Now is the right time to become an American Federation of Musicians member. From ragtime to rap, from the early phonograph to today's digital recordings, the AFM has been there for its members. And now there are more benefits available to AFM members than ever before, including a multi-million dollar pension fund, excellent contract protection, instrument and travelers insurance, work referral programs and access to licensed booking agents to keep you working.
As an AFM member, you are part of a membership of more than 80,000 musicians. Experience has proven that collective activity on behalf of individuals with similar interests is the most effective way to achieve a goal. The AFM can negotiate agreements and administer contracts, procure valuable benefits and achieve legislative goals. A single musician has no such power.
The AFM has a proud history of managing change rather than being victimized by it. We find strength in adversity, and when the going gets tough, we get creative - all on your behalf.
Like the industry, the AFM is also changing and evolving, and its policies and programs will move in new directions dictated by its members. As a member, you will determine these directions through your interest and involvement. Your membership card will be your key to participation in governing your union, keeping it responsive to your needs and enabling it to serve you better. To become a member now, visit www.afm.org/join.
December 17, 2015IM -
Among the Rock and Roll Hall of Fame’s 2016 inductees are AFM members Cheap Trick, Chicago, and Steve Miller. The 31st annual induction ceremony will take place at Barclays Center in Brooklyn, New York, on April 8, 2016. HBO will broadcast the ceremony.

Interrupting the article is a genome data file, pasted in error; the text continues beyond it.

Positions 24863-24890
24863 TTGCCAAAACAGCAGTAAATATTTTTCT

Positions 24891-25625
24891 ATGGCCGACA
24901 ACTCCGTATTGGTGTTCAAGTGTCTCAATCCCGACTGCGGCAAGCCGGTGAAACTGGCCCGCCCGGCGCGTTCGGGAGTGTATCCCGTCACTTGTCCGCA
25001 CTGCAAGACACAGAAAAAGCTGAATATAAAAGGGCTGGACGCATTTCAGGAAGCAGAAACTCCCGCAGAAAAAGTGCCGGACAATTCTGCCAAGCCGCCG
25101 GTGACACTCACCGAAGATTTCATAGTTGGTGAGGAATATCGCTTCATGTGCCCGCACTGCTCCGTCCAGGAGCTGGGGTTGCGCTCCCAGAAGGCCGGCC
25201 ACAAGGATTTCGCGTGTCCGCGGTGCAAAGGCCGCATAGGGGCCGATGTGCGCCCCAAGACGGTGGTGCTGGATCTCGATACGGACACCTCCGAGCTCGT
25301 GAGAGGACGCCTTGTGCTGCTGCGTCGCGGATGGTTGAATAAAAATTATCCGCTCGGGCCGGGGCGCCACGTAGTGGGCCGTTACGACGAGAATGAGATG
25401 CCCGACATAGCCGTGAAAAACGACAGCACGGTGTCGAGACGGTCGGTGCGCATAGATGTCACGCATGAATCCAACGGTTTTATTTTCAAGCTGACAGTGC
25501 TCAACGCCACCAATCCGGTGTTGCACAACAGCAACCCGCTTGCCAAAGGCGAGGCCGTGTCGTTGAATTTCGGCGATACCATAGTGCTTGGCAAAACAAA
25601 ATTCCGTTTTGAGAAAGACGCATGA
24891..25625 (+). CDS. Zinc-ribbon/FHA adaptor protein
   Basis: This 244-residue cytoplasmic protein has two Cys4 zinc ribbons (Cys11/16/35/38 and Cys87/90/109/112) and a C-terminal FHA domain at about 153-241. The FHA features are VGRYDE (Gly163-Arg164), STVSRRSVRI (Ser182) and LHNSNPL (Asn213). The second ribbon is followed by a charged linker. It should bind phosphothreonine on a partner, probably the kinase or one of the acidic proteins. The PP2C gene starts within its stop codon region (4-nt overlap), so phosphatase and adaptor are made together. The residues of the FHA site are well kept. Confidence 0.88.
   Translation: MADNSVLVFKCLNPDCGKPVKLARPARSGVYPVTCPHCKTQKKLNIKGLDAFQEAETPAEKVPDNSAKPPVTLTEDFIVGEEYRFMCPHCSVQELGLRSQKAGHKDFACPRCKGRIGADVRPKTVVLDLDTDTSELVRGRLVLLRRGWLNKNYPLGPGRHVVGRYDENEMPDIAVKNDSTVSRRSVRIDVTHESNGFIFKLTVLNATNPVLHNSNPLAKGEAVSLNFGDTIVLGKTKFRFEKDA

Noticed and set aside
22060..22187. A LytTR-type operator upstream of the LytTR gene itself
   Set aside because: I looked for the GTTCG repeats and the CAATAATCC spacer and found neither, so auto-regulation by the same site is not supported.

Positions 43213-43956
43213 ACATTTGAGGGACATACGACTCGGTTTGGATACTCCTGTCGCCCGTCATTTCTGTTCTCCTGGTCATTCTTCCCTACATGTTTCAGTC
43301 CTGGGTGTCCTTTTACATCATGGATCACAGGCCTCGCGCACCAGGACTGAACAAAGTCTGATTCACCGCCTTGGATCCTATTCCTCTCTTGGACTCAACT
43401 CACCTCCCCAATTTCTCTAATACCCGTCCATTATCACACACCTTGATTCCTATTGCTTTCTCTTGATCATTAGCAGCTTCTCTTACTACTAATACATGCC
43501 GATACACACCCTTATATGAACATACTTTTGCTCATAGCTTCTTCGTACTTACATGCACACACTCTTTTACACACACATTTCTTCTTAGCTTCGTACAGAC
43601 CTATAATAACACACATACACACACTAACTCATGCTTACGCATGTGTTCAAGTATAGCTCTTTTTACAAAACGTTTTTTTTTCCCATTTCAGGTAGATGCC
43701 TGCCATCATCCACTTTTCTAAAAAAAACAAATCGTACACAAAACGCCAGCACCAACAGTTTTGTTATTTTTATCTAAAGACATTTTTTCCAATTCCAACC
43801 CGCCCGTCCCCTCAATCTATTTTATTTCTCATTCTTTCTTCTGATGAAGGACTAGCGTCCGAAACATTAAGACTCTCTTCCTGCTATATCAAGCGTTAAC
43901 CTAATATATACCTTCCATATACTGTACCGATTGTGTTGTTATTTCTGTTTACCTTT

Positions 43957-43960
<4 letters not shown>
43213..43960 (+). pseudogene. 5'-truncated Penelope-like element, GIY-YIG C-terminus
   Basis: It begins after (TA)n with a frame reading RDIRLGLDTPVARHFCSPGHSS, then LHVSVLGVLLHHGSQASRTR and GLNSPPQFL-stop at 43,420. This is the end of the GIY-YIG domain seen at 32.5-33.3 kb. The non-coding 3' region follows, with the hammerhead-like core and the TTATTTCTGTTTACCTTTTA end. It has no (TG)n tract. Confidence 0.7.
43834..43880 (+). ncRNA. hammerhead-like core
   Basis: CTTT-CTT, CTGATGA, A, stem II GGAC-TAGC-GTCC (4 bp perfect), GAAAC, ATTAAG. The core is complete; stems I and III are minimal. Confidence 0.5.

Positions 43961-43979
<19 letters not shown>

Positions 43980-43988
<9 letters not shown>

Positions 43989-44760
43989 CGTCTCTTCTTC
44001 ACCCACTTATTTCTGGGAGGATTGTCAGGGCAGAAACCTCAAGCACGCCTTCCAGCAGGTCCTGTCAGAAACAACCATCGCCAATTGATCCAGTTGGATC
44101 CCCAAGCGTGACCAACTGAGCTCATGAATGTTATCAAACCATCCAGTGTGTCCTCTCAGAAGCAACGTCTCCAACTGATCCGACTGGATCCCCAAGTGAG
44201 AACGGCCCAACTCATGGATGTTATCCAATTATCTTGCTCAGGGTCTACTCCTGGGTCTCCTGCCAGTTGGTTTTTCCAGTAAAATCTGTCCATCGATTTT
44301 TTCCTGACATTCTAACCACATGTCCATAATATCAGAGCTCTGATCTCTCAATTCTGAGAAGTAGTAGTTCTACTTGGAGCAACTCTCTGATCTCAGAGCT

Cheap Trick had perfected an extremely individual yet classic rock and roll band sound by the time it released its first album in 1977. The band’s records and concerts display a singular musical consistency over almost 40 years. Cheap Trick is led by Local 10-208 (Chicago, IL) Rick Nielsen’s classic and perpetually fresh guitar and the sweet power of Local 10-208 member Robin Zander’s vocals. The group’s original line-up with Local 257 (Nashville, TN) Tom Petersson on bass and the amazing Local 10-208 member Bun E. Carlos as the powerhouse drummer influenced pretty much every other hard rockin’ band that came afterwards.
Chicago Transit Authority broke onto the scene unapologetically in 1969 with their self-titled double album, Chicago Transit Authority. As the band began touring, under pressure from the city of Chicago, they shortened their name to simply, Chicago, and later released their second self-titled album, Chicago, in 1970. Chicago’s early lineup—Local 208 members Walter Parazaider, Robert Lamm, Lee Loughnane, James Pankow, Danny Seraphine, and the late Terry Kath—created an unmistakable sound. Their inclusion into the Rock and Roll Hall of Fame is not only well-deserved, but an honor that has been overlooked. With more than 21 Top 10 singles, five consecutive Number One albums, 11 Number One singles—fans that stretch across the globe and countless bands that have followed in their wake, Chicago’s legacy is unquestionable.
Steve Miller of Local 76-493 (Seattle, WA) was a mainstay of the San Francisco music scene that upended American culture in the late ’60s. With albums like Children of the Future, Sailor and Brave New World, Miller perfected a psychedelic blues sound that drew on the deepest sources of American roots music and simultaneously articulated a compelling vision of what music. In the ’70s, Miller crafted a brand of pure pop that was polished, exciting and irresistible–and that dominated radio in a way that few artists have ever managed. In recent years, Miller has immersed himself in the blues. And, as always, whether he was riding the top of the charts or exploring the blue highways of American music, he is playing and singing with both conviction and precision, passion and eloquence, and making records that, quite incredibly, are at once immediately accessible and more than able to stand the test of time.